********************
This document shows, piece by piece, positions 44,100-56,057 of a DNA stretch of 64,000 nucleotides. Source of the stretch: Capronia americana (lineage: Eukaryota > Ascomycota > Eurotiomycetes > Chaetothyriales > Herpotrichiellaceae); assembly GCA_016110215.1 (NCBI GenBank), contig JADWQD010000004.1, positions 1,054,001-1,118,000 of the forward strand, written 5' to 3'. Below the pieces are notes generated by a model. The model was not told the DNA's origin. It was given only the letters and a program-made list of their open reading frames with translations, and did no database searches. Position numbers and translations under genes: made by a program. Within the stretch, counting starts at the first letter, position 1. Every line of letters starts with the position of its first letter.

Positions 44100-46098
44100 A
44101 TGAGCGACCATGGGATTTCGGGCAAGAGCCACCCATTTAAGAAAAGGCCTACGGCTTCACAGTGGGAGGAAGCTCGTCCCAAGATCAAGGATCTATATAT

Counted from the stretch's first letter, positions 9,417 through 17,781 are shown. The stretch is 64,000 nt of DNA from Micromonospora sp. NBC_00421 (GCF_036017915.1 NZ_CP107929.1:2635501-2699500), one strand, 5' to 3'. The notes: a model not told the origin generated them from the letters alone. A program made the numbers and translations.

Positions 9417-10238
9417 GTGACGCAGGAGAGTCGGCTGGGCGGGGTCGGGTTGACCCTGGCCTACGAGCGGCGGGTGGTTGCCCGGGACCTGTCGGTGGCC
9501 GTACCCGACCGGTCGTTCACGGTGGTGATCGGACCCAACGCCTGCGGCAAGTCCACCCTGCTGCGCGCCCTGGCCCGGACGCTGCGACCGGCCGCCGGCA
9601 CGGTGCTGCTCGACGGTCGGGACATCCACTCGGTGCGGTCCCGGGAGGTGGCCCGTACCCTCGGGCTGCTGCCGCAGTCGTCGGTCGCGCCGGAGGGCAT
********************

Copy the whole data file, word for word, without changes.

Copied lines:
This document shows, piece by piece, positions 44,100-56,057 of a DNA stretch of 64,000 nucleotides. Source of the stretch: Capronia americana (lineage: Eukaryota > Ascomycota > Eurotiomycetes > Chaetothyriales > Herpotrichiellaceae); assembly GCA_016110215.1 (NCBI GenBank), contig JADWQD010000004.1, positions 1,054,001-1,118,000 of the forward strand, written 5' to 3'. Below the pieces are notes generated by a model. The model was not told the DNA's origin. It was given only the letters and a program-made list of their open reading frames with translations, and did no database searches. Position numbers and translations under genes: made by a program. Within the stretch, counting starts at the first letter, position 1. Every line of letters starts with the position of its first letter.

Positions 44100-46098
44100 A
44101 TGAGCGACCATGGGATTTCGGGCAAGAGCCACCCATTTAAGAAAAGGCCTACGGCTTCACAGTGGGAGGAAGCTCGTCCCAAGATCAAGGATCTATATAT

Counted from the stretch's first letter, positions 9,417 through 17,781 are shown. The stretch is 64,000 nt of DNA from Micromonospora sp. NBC_00421 (GCF_036017915.1 NZ_CP107929.1:2635501-2699500), one strand, 5' to 3'. The notes: a model not told the origin generated them from the letters alone. A program made the numbers and translations.

Positions 9417-10238
9417 GTGACGCAGGAGAGTCGGCTGGGCGGGGTCGGGTTGACCCTGGCCTACGAGCGGCGGGTGGTTGCCCGGGACCTGTCGGTGGCC
9501 GTACCCGACCGGTCGTTCACGGTGGTGATCGGACCCAACGCCTGCGGCAAGTCCACCCTGCTGCGCGCCCTGGCCCGGACGCTGCGACCGGCCGCCGGCA
9601 CGGTGCTGCTCGACGGTCGGGACATCCACTCGGTGCGGTCCCGGGAGGTGGCCCGTACCCTCGGGCTGCTGCCGCAGTCGTCGGTCGCGCCGGAGGGCAT